Join the Museum at Campbell River on March 31 for a ‘Lights Out’ event to encourage participation in Earth Hour, a global initiative.
While citizens around the world turn off lights in order to encourage positive actions toward the global environment, the Museum will hold a candlelight talk featuring the 2012 Haig-Brown Writer-in-Residence, Trevor Herriot. The event begins at 8 p.m.
Entitled “Living Above Tide: Making the Haig-Brown Commitment to Family and Place,” Herriot’s talk will take a look at the life of Ann and Roderick Haig-Brown as an example of the good that comes from mature, caring relationships, from the household to the village to the river. Herriot says that “their choices and way of living here during the last century continue to show us the healthy interconnections that give families, communities, and ecologies the kind of resiliency and social capital we need more than ever today to do the work of renewing our bonds with nature and with one another.”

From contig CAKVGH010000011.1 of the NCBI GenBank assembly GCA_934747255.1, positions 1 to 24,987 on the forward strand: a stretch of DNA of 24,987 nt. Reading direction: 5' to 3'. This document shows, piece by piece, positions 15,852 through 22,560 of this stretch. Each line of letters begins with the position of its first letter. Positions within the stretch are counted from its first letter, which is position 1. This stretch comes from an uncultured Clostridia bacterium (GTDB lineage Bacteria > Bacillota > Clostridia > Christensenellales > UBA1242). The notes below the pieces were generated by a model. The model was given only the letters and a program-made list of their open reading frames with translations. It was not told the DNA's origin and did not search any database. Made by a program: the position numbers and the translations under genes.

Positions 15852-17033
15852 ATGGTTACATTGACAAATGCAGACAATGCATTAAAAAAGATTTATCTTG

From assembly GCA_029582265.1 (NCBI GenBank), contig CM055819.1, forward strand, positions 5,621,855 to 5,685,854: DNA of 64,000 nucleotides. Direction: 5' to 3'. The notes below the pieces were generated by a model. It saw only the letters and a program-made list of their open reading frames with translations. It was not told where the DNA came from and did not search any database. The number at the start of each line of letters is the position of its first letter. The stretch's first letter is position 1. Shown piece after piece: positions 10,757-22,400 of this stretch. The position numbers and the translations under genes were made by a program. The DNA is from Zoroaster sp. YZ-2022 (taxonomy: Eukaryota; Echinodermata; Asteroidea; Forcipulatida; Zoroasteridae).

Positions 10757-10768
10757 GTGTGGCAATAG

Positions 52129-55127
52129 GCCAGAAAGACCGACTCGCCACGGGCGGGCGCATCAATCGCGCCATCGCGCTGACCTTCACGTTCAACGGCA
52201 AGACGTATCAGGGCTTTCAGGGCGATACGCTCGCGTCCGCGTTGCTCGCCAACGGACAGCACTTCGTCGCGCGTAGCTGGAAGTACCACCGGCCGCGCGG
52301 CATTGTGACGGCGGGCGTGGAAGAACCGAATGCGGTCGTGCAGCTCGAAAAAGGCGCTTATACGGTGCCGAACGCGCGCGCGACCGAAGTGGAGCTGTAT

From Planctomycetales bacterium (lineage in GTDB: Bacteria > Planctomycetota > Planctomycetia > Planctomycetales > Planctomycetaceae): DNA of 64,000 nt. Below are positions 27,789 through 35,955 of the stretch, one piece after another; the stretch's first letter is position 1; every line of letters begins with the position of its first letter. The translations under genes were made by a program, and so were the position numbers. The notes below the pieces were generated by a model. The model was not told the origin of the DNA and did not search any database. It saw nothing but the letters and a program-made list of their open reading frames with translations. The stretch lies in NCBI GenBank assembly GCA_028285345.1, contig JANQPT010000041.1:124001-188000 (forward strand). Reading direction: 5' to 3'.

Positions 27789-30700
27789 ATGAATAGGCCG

Herriot is a prairie naturalist and writer from Regina, Saskatchewan.
His latest book, Grass, Sky, Song: Promise and Peril in the World of Grassland Birds (HarperCollins, February, 2009) won two Saskatchewan Book Awards. His writing has appeared in the Globe & Mail, Canadian Geographic, and several anthologies, and he is a monthly guest on CBC Radio’s Blue Sky.
Earth Hour has grown from a one-city initiative (Sydney, Australia) in 2007, to a 5,251 city strong global movement, last year reaching 1.8 billion people in 135 countries across all seven continents.
On March 31 it is expected that hundreds of millions of people will turn their lights off for Earth Hour.
The event reflects the BC Hydro pillar of environmental sustainability and BC Hydro is sponsoring the talk.
Call the Museum at 287-3103 for more information.